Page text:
Who Owns the Copyright?

Generally, the owner of the copyright in work is the person who created the work. Unless there is a specific written assignment of the copyright, the purchaser of such a work does not acquire the copyright. In everyday life, this point is brought home by the unwillingness of photo shops to copy school portraits, or other professional pictures. The parents own the print, but the photographer or studio owns the copyright and the exclusive right to reproduce the pictures.

There are two exceptions to the general rule for works for hire. An employee, who in the course of his employment creates a work of art, is not the owner of the copyright in that work. His employer is. The other "work for hire" exception requires a written agreement providing for a work for hire and requiring the work to fall within one of the following areas:

  1. Contributions to collective work, like encyclopedias;
  2. Parts of audio-visual works, such as movies;
  3. Translations;
  4. Supplementary works, such as forewords and prologues;
  5. Compilations;
  6. Instructional texts;
  7. Tests and answers;
  8. Atlases.

Whether or not someone is an employee is determined by traditional principles of agency. The U.S. Supreme Court, in the case of Community for Creative Non-Violence v. Reid, 490 U.S. 730, set forth 13 factors to be considered. They are:

  1. The hiring party's right to control the manner and means by which the product is accomplished;
  2. The skill required;
  3. Sources of tools and materials;
  4. Location of work (i.e. where it was performed);
  5. Duration of the relationship between the parties;
  6. Whether the hiring party has the right to assign additional projects to the hired party;
  7. The extent of the hired party's discretion over when to work;
  8. Method of payment;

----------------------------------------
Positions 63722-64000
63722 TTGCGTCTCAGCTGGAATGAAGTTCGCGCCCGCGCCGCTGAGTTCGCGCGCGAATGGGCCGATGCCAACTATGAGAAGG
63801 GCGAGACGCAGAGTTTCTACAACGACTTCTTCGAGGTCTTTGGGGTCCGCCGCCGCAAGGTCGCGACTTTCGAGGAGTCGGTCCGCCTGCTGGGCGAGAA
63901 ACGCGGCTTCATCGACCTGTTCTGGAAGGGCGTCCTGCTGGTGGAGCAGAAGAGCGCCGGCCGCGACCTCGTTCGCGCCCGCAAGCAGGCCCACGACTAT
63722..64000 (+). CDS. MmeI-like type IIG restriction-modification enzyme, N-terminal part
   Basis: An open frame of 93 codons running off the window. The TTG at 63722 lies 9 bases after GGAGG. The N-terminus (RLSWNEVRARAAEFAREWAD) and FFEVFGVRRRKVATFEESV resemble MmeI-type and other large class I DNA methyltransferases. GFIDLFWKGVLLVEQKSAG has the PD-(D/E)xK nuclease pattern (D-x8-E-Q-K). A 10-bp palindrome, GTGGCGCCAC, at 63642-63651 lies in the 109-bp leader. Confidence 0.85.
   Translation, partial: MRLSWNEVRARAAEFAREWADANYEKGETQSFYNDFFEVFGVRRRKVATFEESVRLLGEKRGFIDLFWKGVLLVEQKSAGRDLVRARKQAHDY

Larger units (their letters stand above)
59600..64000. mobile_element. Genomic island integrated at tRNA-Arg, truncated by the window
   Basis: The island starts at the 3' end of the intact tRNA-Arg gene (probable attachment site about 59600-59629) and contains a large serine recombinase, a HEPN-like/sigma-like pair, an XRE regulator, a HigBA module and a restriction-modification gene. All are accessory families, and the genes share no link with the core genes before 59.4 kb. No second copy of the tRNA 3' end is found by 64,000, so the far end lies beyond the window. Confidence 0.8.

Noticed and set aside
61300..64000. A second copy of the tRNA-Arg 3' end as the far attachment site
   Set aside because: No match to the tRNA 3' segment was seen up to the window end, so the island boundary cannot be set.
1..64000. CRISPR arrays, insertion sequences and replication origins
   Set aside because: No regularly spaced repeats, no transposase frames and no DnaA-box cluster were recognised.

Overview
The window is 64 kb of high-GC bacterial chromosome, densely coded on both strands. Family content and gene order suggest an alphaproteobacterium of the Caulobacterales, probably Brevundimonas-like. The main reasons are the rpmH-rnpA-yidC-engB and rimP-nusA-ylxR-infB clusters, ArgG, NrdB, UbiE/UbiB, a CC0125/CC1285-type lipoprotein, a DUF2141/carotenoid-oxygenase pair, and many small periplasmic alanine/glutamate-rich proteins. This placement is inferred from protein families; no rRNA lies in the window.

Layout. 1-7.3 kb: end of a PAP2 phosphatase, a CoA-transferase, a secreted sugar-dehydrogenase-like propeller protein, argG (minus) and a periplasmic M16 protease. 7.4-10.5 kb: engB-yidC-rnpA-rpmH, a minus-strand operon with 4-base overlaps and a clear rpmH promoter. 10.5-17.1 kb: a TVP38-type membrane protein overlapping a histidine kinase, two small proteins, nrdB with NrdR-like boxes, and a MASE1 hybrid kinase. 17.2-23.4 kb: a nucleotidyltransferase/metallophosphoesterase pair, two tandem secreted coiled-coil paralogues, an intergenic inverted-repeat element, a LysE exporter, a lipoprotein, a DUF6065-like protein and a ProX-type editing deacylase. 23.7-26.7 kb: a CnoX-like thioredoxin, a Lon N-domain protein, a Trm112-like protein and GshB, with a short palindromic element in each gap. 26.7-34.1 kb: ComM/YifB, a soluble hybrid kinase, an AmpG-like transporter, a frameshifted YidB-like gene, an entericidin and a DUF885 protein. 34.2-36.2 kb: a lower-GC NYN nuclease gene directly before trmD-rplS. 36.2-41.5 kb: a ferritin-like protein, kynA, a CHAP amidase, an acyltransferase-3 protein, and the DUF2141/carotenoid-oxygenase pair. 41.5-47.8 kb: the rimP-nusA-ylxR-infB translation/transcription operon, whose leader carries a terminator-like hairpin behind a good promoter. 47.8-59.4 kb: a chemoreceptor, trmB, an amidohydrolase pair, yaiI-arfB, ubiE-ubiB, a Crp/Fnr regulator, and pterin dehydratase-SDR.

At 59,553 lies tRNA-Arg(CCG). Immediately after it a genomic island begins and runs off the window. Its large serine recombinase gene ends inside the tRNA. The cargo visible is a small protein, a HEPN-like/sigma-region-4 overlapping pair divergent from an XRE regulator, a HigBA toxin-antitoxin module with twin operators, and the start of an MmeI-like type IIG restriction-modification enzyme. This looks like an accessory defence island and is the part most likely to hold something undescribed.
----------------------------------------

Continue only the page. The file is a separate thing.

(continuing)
9. The hired party's role in hiring and paying assistants;
  10. Whether the work is part of the regular business of the hiring party;
  11. Whether the hiring party is in business;
  12. The provision of employee benefits to the hired party;
  13. Tax treatment of the relationship.

No one factor is determinative.

Because of the uncertainty of the ownership of a copyright, an artist may be asked to assign the copyright. This is not something that should be undertaken lightly. If, for instance, the purchaser of a painting wants to use it for the cover of a catalog or annual report, a license permitting such use would be preferable to a general assignment of the copyright.


A copyright in a painting, print, sculpture or other work of fine art can be registered with the U.S. Copyright Office. Forms are available at the copyright website (, as is a step-by-step guide. The filing fee is currently $30.

Registration has a number of benefits, including the following:

  1. It establishes a public record to the claim.
  2. It is necessary to prosecute an infringement action in the Courts.
  3. It is necessary to recover statutory damages. Statutory damages are available for infringement of works registered within three months of publication. Publication, in the 1976 Copyright Act, refers to the offering of, or distribution of multiple copies. It is important to register fine art prints within the three month period to be entitled to recover statutory damages. It would not be necessary to register a single painting. Statutory damages can range, from not less than $200, to a maximum of $150,000, depending on the nature of the infringement.